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Billie Eilish doesn't have to answer to us about who she loves

It all started with a music video for a song about a deadbeat dude. "Lost Cause," Billie Eilish's fourth single off her upcoming album Happier Than Ever, dropped on June 2, and the visuals feature the singer and her friends having a good, old-fashioned sleepover. They dance around the living room of an opulent mansion, play Twister, gorge on candy and pile into bed for a cuddle puddle.

Folks are projecting their own fantasies latched onto the video's sapphic overtones, clearly not understanding what it feels like to be wronged by a man and lean on your girl gang to remind you that you're fabulous. But then Eilish stoked the intrigue by writing "i love girls" on Instagram alongside stills from the "Lost Cause" video. Immediately, the internet started speculating that the 19-year-old star was coming out.

"If you say [you're] straight after this ISTG," read a comment on her Instagram with over 141,000 likes. "Is this not queer baiting?" read another. "DURING PRIDE MONTH ????" someone else chimed in.

Queerbaiting, also called "gaybaiting," is when a brand or talent courts an LGBTQ+ audience through performative activism, allyship or by alluding that they, themselves, are queer. "In media, queerbaiting often manifests in the form of a coded romance or other type of representation that alludes to being LGBTQ, but never actually confirms or depicts that representation," Rich Ferraro, chief communications officer at GLAAD, told Yahoo Life. The people upset with Eilish are basically saying she's fueling speculation about her sexuality for publicity — and the accusation is resonant, because queerbaiting for profit is rampant during Pride Month.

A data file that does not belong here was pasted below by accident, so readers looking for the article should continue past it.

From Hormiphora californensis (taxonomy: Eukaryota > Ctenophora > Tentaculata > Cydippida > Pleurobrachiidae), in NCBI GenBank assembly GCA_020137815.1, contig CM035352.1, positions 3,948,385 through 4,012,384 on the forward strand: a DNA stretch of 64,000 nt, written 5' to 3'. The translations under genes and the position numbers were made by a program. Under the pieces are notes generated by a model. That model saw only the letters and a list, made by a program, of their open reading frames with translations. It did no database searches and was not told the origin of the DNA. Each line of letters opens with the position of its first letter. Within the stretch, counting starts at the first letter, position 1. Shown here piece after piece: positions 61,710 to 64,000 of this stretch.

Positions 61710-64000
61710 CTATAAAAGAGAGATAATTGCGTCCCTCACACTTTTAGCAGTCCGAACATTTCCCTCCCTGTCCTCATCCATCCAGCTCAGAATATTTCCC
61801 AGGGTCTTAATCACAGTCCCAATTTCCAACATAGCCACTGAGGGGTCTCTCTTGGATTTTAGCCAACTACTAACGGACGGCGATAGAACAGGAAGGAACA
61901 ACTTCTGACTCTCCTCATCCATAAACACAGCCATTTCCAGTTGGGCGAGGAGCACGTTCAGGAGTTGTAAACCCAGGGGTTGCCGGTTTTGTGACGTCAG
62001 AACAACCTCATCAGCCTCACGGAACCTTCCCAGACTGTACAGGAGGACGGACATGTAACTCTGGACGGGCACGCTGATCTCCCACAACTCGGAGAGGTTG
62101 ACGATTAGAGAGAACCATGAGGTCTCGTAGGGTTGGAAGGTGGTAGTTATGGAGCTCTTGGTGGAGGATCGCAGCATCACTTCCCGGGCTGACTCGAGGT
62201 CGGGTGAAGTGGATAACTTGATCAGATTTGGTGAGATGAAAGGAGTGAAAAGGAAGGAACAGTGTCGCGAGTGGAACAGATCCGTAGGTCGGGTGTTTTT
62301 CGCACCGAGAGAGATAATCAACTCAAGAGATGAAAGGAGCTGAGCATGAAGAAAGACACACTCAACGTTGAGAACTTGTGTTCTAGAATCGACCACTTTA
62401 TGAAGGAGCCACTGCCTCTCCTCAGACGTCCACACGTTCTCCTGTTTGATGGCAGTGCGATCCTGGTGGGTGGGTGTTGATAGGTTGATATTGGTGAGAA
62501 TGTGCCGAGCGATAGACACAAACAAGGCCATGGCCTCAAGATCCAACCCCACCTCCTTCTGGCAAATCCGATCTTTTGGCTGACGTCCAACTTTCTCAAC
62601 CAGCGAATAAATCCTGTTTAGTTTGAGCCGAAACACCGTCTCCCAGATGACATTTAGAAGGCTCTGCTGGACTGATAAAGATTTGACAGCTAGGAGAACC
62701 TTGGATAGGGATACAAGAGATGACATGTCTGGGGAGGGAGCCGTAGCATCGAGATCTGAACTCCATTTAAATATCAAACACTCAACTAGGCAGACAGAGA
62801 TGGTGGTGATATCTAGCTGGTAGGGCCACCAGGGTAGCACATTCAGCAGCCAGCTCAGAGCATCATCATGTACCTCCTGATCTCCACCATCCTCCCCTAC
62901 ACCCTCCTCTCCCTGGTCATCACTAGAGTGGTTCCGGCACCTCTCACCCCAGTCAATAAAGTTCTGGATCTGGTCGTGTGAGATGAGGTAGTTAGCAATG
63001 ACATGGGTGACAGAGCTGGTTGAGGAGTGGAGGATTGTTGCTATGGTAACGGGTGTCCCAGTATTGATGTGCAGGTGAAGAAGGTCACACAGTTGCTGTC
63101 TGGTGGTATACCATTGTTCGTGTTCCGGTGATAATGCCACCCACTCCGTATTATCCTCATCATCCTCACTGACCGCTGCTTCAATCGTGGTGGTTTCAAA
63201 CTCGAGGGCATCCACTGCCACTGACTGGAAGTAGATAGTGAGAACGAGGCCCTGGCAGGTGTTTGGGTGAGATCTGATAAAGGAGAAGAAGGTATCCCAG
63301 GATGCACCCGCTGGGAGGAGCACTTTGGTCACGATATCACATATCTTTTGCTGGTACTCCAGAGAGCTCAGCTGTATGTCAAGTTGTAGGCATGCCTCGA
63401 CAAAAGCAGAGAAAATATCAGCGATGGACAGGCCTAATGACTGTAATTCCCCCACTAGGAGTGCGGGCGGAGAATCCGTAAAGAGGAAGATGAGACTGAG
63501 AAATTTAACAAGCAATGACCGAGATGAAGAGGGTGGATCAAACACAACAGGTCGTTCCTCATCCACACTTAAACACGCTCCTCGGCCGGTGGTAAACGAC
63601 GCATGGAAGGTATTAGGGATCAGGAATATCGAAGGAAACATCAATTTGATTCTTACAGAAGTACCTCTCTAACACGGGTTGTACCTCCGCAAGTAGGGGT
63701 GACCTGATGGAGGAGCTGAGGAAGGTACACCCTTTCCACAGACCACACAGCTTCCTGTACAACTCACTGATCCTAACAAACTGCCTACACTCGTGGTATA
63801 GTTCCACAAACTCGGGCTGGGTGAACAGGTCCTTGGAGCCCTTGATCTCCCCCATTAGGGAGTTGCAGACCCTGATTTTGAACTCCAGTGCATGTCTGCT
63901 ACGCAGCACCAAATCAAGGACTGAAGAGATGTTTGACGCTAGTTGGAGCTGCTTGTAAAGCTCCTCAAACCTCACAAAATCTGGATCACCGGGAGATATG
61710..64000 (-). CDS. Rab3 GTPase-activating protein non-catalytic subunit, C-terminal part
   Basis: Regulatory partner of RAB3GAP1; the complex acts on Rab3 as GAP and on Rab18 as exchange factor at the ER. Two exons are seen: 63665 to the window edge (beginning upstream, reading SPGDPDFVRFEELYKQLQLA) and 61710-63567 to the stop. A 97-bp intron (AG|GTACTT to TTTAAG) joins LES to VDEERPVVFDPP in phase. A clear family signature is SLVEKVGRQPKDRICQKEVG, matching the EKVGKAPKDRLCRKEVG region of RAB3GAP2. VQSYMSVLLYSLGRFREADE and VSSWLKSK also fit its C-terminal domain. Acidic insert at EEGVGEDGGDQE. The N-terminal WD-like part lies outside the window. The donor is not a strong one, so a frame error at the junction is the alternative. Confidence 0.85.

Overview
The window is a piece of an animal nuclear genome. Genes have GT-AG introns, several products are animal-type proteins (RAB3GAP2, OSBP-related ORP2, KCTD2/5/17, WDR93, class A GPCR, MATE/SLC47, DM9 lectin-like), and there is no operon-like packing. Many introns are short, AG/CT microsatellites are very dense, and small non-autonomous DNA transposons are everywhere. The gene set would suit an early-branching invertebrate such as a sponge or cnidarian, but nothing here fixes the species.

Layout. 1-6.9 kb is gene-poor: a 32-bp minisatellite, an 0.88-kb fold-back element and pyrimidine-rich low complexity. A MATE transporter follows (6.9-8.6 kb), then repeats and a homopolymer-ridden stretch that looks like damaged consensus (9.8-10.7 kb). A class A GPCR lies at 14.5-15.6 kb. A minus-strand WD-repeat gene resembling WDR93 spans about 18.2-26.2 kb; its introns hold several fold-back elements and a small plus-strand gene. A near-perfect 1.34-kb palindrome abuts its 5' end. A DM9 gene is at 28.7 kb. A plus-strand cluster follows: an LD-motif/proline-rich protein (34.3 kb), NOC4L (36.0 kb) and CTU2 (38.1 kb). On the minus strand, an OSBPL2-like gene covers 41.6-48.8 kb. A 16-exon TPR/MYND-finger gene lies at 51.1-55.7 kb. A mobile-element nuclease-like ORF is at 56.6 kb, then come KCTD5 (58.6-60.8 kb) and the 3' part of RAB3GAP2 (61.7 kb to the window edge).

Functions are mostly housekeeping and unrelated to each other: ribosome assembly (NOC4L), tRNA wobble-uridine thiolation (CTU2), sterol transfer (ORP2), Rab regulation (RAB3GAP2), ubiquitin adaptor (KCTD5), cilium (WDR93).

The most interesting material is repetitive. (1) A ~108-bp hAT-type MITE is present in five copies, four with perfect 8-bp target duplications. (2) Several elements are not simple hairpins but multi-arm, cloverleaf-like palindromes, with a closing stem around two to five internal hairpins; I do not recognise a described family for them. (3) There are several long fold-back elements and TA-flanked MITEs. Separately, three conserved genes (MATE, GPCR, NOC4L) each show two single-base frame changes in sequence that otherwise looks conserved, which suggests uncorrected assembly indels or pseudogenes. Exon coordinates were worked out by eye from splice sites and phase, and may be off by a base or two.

Eilish has never divulged her sexuality publicly, but she's currently romantically linked to a man — Matthew Tyler Vorce, an actor a decade her senior. She also hasn't commented on the queerbaiting controversy, opting instead to post a dead-eyed selfie on Sunday captioned, "i’m tireeeddddddd."

When celebrities decide to come out, it can be a powerful form of representation for LGBTQ+ fans. JoJo Siwa's exuberant coming out showed other young queer people that living their truth didn't have to be scary. Elliot Page made massive strides for trans-masculine visibility in Hollywood when he introduced himself to the world in late 2020. But conversely, Eilish's sexuality is nobody's business but her own. To demand that she disclose it one way or the other to justify expressing love for women would be unconscionable.